Algerian Prime Minister Abdelmalek Sellal said Monday at a press conference that 37 foreign hostages were killed during the four-day-long standoff with five foreigners still missing. One Algerian also lost his life, bringing the hostage death toll to 38.
He said the kidnappers came from Egypt, Canada, Mali, Niger, Mauritania and Tunisia, adding that 29 kidnappers were killed and three captured alive.
Sellal told the news conference that a Canadian had coordinated the attack by militants who seized an Algerian gas field near the Libyan border and held foreign workers hostage until the Algerian military stormed the plant on Saturday.
"A Canadian was among the militants. He was coordinating the attack," Sellal said, adding that the raiders had threatened to blow up the gas installation.
Canada's foreign affairs department said it was seeking more information on the matter.
Sellal said the militants had planned the attack two months ago in neighboring Mali, where French forces began fighting Islamists earlier this month.
Sellal said the raiders in Algeria had initially tried to hijack a bus carrying foreign workers to a nearby airport. "They started firing at the bus and received a severe response from the soldiers guarding the bus," he said. "They failed to achieve their objective, which was to kidnap foreign workers from the bus."
American, British, French, Japanese, Norwegian, Filipino and Romanian workers are among the dead or missing.
US State Department spokeswoman Victoria Nuland said on Monday that three Americans were killed in the standoff and that another seven Americans survived the ordeal.
Japan's prime minister, Shinzo Abe, said Monday that seven Japanese citizens have been confirmed dead, while three other Japanese remain unaccounted for. Abe said he was informed of the deaths by Japanese officials in Algeria.
"Japanese people who work at the world's frontiers, innocent people, were victimized. It is extremely painful," Abe said.
The seven were employees of Japanese engineering company JGC Corp.
Mali as a motive
On Sunday, the al Qaeda-linked Islamist fighter Mokhtar Belmokhtar claimed responsibility for the siege.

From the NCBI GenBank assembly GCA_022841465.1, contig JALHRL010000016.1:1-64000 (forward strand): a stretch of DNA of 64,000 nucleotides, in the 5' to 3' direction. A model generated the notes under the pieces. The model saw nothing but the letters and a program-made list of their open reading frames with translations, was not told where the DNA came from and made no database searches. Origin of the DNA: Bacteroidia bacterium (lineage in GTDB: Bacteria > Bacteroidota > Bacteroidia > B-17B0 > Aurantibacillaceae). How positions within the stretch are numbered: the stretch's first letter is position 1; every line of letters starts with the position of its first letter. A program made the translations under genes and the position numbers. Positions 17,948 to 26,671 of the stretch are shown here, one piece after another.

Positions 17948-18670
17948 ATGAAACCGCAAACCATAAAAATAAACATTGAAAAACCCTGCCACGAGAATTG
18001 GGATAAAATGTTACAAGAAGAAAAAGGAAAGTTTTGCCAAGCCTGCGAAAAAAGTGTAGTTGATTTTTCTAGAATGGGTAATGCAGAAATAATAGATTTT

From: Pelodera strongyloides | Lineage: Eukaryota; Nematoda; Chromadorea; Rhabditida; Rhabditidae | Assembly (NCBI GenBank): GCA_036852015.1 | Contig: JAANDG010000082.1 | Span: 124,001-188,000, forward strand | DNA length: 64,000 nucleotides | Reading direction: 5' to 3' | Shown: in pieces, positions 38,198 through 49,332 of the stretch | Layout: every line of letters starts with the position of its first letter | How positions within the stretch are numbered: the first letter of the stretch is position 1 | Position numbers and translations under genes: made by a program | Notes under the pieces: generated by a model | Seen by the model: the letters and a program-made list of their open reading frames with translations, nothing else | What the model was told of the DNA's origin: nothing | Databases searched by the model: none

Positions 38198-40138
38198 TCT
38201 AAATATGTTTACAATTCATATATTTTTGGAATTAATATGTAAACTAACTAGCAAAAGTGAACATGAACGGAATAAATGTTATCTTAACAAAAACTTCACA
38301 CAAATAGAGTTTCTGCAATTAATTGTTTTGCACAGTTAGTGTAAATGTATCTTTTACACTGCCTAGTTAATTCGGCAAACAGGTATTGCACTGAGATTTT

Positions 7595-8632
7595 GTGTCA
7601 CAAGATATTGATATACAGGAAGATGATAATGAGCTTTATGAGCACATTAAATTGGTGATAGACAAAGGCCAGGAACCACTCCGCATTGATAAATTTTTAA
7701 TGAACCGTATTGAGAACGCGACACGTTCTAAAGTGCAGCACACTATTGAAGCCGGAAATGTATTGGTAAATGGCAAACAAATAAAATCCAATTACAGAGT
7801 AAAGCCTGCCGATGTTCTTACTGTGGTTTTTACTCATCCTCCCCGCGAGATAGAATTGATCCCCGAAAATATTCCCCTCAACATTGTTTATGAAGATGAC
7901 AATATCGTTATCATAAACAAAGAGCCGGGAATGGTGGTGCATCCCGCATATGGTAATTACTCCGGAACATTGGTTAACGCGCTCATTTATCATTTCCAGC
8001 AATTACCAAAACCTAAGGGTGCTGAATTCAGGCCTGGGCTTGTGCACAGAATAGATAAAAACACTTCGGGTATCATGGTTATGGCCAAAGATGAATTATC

"We in al Qaeda announce this blessed operation," Sahara Media quoted Belmokhtar as saying in a video obtained by the regional website.
The alleged hostage-takers earlier had claimed the attack was in revenge for France's decision to send troops and air power to Mali to help the government battle against Islamist rebels. The Algerian government shared the blame, according to the militants, because it had given France permission to use its airspace.
Some of Algeria's Western allies, particularly those who had citizens being held by the hostage takers, initially complained that they had not been consulted ahead of the military assault. In the aftermath, though, Western governments publicly supported Algeria's decision to use force to end the siege.
US President Barack Obama, British Prime Minister David Cameron, and French President Francois Hollande all came out in support of the Algerian move, blaming what they described as the "terrorists" for the hostages' deaths.
Meanwhile, Algerian Energy Minister Youcef Yousfi has said the In Amenas gas extraction plant would be running again within the next two days. Speaking to reporters following a visit to the plant, Yousfi said the damage the plant had sustained during the seige was negligible and that security would be stepped up before it reopened.
The plant is run by Norway's Statoil, Britain's BP and Algeria's state oil company.
hc/kms (Reuters, AP, AFP, dpa)